The graphics themselves are excellent. The main character is drawn and animated well, if a little sluggish to respond to the controls and combo moves which are not always picked up. On the whole they feel quite natural, but there are a few exceptions. Firing projectile weapons is cumbersome and awkward, especially as you’ll be in the heat of some hectic action and it’s so easy to get turned around. Sometimes you feel like you’ve been blindfolded, spun around and then had your skull smashed against the nearest car. This is entirely possible, seeing as quite a lot of the scenery is destructible. Cars, oil drums, road-signs, mutants, you can pick them all up and batter your opponent with them, or throw them at your enemy for maximum effect. Beware though, as sometimes the scenery fights back, there is often a runaway truck or bridge that either ploughs through the game arena or collapses over your head. It is sometimes advisable to find a safe place to hole-up, especially as to clear the streets poisonous gas is often released & you have to find a safe place to stay while it dissipates. Despite the mini-map in the Heads-up display, this is not always clear however, and could land you in hot water.

The background effects and sounds are well driven, with Jack’s Gator Tooth sounding so raspy as it slices through mutant flesh that I was considering booking it in for a service. The special kill move on the larger mutants sounds grisly to the end. Take on a mission, however, and the sound cranks up a notch. Ghetto-sweary hip-hop blasts through the free-missions and story missions alike, and you find yourself tapping along to it, in spite of yourself. If I’m going to have any complaints it’s that missions are very, very repetitive. Timed kill missions and “chaser” escort missions, all with the basic element of kick the mutants until they splurge, this, and the sluggish controls. I’d give anything for a game that will actually respond to what I’m telling it to do in a timely and accurate manner. Don’t let this detract from what is a very good, if repetitive beat ‘em up. The transparent storyline quirks and forgetful controls are just minor issues really, as you get totally distracted by the next target, waiting to see that fountain of mutant goo erupt as they die. You’ll find yourself mercilessly beating the foundry wall as I did a few times, totally caught up in a beating frenzy.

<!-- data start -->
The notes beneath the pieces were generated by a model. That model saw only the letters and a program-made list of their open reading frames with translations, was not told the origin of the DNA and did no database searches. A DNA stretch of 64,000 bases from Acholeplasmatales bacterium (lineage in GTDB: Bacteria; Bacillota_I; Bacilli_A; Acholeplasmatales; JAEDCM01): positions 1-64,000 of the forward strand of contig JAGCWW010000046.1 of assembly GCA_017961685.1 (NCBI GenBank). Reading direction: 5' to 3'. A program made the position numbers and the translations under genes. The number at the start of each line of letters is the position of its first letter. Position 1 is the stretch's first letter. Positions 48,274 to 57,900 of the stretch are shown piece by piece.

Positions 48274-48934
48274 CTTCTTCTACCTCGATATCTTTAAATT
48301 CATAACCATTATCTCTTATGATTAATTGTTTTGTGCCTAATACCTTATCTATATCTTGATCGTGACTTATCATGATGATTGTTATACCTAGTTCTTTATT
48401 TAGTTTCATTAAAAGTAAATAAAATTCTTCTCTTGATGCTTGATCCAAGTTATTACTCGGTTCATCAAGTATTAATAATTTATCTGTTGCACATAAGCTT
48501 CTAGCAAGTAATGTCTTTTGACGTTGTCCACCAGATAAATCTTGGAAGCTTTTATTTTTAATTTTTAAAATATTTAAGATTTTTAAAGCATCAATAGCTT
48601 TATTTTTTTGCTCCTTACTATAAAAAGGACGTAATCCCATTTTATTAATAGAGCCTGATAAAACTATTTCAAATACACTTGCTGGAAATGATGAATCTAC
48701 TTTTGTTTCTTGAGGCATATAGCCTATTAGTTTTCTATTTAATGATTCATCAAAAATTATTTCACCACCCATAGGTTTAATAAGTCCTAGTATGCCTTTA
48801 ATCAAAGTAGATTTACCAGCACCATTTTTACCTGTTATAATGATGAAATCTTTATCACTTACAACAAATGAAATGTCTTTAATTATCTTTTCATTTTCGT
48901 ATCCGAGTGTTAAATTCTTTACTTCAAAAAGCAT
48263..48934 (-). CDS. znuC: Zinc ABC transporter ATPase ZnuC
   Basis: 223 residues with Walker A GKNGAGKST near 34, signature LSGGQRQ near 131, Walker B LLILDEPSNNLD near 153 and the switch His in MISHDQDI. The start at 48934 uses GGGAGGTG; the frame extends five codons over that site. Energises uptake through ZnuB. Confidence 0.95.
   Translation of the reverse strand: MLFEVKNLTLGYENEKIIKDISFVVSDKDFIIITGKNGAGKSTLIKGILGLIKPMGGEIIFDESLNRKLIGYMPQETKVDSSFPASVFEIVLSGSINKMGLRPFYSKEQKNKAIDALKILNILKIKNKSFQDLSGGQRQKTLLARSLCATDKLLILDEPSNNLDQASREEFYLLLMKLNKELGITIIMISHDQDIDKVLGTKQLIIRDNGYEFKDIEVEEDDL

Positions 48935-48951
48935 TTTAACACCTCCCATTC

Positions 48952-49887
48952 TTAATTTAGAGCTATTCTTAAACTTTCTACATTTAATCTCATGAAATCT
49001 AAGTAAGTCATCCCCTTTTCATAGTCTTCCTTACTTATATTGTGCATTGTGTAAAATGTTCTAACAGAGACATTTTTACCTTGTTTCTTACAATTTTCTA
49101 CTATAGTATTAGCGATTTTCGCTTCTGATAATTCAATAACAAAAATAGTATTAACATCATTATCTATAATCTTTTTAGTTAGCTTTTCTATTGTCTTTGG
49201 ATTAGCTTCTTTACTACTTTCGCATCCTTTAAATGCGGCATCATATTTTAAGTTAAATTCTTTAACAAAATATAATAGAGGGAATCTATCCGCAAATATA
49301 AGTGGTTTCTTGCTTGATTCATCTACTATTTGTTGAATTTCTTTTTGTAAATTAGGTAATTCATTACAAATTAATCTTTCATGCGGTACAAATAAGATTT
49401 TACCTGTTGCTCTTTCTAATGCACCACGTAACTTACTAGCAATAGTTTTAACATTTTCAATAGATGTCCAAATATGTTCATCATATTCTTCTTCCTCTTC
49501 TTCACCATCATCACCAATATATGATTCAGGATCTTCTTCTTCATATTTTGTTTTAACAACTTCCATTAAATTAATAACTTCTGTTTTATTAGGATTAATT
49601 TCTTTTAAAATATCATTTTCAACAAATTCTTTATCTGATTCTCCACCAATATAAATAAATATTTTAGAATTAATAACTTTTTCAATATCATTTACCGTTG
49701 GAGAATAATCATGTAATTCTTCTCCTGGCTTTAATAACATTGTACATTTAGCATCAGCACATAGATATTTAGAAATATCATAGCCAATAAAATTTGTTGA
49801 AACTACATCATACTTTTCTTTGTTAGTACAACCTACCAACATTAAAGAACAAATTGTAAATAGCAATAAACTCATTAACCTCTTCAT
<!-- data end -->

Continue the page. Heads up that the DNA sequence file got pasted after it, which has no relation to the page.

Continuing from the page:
Finish both Black and White campaigns and it’s on to the mysterious Red side’s campaign!

The campaign itself is disappointingly short, although once you’ve completed your chosen side, you get to do it all over again as the opposite side, only with slight variations on the missions. Finish both of these and it’s on to the mysterious Red side!

Multiplayer modes are a different kettle of fish, there are a massive 11 multiplayer modes to choose from and this is where the 16 characters you’ve unlocked come to the fore. Battle Royale is a big 16 player online death match. If you are lucky enough to get the limited edition, you’ll also get unlock codes for Bayonetta, and two extra multiplayer modes, Dogfight; where you are hanging off a plane and Mad Survival. The clincher, though, has to be a crazy, team-based free-for-all in the best Speedball traditions called Deathball. Run for the ball, grab it, run it into their goal. It all sounds so easy. Obviously, this being Anarchy Reigns, anything goes when it comes to defending your goal. The only thing I didn’t like about this mode was that the AI players don’t pass.

Overall Anarchy Reigns is a good old-fashioned mix of nice graphics, throbbing hip-hop, tech-enhanced humans and lot and lots of mutants to dismember. If you can lose yourself enough in the game enough to ignore the slightly forgetful controls and the terrible storyline, this is a sure-fire winner. A Smash TV of today, without the TV, and the prize money.